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Christmas Trees I've Known
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Someday natural Christmas trees will probably be about as common during the holidays as horse drawn sleighs. Even people who don't go in for the artificial sort weigh their trees down with so many ornaments (glass, ceramic, knitted, animated) and lights (blinking and bubbling, large and miniature) and so much tinsel, not to mention spray-on snow, that there might as well be a large garden gnome or a Dalek under it all.

Fake trees used to be all but unheard of. My grandparents didn't always buy a tree or cut one down, however. When I was a kid my dad's first Christmas tree was still growing behind the house where it had been planted decades before, a good 60 feet tall. There was a long row of tall pines beside the garden and more than once my grandfather cut the crown off one to use in the living room. In the fifties even the trees had flattops.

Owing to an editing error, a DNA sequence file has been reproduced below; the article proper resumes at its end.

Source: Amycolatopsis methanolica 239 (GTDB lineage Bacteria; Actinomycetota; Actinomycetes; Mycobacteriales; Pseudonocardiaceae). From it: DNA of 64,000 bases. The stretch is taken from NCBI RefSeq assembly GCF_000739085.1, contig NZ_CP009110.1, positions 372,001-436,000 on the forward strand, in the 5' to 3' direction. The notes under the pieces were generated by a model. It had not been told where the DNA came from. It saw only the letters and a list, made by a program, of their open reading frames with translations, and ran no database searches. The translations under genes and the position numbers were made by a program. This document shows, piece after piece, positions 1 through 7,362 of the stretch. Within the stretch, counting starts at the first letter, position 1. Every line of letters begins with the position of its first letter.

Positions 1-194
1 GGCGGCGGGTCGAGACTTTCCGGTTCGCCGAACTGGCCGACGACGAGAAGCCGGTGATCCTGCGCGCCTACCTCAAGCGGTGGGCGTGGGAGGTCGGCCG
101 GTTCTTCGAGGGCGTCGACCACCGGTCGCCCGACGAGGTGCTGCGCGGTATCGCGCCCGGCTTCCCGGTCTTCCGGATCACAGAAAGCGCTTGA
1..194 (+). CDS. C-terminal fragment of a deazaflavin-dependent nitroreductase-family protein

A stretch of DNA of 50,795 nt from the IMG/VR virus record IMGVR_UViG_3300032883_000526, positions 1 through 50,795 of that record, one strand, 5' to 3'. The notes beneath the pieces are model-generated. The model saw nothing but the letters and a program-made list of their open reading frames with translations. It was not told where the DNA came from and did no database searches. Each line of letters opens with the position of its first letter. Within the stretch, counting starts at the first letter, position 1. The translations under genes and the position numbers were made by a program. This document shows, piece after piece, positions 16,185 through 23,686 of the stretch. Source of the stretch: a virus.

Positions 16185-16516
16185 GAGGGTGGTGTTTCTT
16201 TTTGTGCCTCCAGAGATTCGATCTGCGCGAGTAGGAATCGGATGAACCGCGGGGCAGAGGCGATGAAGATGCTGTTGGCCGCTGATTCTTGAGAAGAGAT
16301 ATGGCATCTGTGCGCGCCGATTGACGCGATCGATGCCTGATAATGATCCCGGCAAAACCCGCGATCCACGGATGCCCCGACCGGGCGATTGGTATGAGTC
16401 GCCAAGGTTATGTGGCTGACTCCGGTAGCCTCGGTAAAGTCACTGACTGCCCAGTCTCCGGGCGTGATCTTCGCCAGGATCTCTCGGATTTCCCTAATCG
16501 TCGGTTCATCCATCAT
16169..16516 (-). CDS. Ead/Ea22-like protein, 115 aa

My parents were particular about trees. For years we had blue spruce. Beautiful to look at but the sharp needles made decorating the boughs a less than joyful experience.

The trees also had to be straight as a plumb line. Maybe that's why I remember affectionately some of the forlorn trees I mistakenly brought home -- trees that revealed huge gaps when their limbs thawed out and came down, trees with crooked or forked trunks. I became less than discerning after tramping around the tundra of tree lots for hours. The howling artic gales froze my my brain and eyeballs.

Still, it seemed in the spirit of the holidays to give those poor trees a good home, to dress them up and make them the center of attention, even if they weren't perfect.

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